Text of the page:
The foundation, a nonprofit, will accept the funds, send out thank you letters and track the funds for Moore to use as needed all at no cost to the city. The city council will determine how the funds are spent.
“It’s a mechanism to handle all these funds. We’re not necessarily set up to do this,” Corbett said. “There are no costs. They will do this as a service to us for the recovery efforts.”
Donations ranged from thousands of dollars to $5 sent in by children who operated a lemonade stand to help.
“We have sent thank you letters to everyone that’s given,” Corbett said.
Council member David Roberts said the Oklahoma City Community Foundation is a premier organization.
“It’s a clean way of handling this,” Roberts said. “They know what they’re doing.”
Following past tornadoes, donations like this just did not happen, Corbett said.
Special accounts were set up to handle the donations that came in following May 20, but the task has become too much for city staff to handle.
“We’re just looking for a clean, simple way to administer these funds,” Corbett said.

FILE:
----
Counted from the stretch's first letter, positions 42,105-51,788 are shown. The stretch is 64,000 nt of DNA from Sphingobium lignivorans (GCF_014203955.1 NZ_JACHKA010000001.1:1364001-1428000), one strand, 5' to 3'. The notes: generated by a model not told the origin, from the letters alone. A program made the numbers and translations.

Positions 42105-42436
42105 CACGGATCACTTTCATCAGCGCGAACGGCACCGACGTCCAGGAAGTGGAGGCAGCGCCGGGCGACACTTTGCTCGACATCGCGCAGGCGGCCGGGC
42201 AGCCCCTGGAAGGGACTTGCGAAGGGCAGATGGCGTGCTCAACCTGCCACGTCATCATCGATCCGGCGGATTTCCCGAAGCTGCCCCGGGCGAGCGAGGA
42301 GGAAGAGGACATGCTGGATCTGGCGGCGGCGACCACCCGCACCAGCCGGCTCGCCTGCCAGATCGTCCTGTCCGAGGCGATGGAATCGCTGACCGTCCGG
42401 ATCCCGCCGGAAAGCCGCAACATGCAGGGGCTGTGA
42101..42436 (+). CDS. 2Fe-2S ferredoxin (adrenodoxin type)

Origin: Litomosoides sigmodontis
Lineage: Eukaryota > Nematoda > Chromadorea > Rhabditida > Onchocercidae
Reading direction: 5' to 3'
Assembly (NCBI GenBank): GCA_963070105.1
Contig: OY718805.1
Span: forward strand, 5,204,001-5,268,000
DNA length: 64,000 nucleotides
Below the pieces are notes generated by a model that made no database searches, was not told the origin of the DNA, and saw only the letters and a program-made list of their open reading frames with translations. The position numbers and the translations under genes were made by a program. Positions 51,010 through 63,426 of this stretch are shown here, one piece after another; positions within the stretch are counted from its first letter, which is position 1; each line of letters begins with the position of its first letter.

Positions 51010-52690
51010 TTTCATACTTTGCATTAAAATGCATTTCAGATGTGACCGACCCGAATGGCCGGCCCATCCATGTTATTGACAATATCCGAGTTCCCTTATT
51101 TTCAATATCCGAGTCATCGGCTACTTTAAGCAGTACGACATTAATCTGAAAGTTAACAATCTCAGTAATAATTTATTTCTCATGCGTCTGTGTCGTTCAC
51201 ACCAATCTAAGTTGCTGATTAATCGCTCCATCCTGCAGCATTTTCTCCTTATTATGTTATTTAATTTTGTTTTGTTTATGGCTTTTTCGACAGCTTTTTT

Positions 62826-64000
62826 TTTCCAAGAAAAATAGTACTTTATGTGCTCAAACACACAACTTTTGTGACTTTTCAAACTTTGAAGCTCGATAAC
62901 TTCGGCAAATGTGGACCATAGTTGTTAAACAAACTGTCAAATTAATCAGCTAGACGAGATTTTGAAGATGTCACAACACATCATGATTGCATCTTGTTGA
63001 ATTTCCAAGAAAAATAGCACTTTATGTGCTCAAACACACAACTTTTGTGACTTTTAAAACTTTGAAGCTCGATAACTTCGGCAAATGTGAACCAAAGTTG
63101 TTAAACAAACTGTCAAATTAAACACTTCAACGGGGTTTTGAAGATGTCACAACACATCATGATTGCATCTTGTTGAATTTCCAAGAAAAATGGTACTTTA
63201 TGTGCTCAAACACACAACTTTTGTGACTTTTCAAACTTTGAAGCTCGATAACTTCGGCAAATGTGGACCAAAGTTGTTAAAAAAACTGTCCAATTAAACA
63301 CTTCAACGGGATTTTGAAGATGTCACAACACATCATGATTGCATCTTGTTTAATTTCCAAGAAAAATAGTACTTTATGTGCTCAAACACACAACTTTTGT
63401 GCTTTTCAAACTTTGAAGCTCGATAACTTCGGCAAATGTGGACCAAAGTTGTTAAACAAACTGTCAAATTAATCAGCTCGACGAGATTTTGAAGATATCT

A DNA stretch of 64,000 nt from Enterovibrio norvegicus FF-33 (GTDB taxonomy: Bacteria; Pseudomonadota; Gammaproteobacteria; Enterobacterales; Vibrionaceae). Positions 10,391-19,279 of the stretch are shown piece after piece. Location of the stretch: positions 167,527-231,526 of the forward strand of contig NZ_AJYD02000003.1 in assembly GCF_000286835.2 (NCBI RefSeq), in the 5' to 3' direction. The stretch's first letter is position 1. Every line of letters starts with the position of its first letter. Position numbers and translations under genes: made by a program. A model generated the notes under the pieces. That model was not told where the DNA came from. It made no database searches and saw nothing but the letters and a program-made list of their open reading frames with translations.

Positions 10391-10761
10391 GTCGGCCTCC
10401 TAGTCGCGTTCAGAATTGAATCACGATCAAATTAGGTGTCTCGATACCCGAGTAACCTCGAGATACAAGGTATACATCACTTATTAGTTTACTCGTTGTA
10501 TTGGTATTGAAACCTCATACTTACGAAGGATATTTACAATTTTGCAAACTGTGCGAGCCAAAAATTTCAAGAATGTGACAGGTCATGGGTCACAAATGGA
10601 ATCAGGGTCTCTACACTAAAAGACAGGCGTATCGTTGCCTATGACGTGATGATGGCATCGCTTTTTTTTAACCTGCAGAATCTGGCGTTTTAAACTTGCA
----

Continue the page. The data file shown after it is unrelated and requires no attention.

The agreement is for one year.
In other business, the city council approved final plat for Janeway Distribution Center Addition south of NW 27th Street and east of Janeway Avenue for a multi-tenant heavy commercial use center.
A tentative date of July 29 was discussed for a joint city council and Parks Board meeting to discuss the master plan for the new park to be built at 4th and Broadway. Moore voters recently approved $25.1 million in general obligation bonds to fund a major destination park.
This park will be home to an aquatic facility, a community recreation center, a farmer’s market multi-purpose building, an outdoor amphitheater and a two-mile multipurpose trail.
Voters also passed a quarter penning, temporary sales tax designated for iimprovements to existing parks.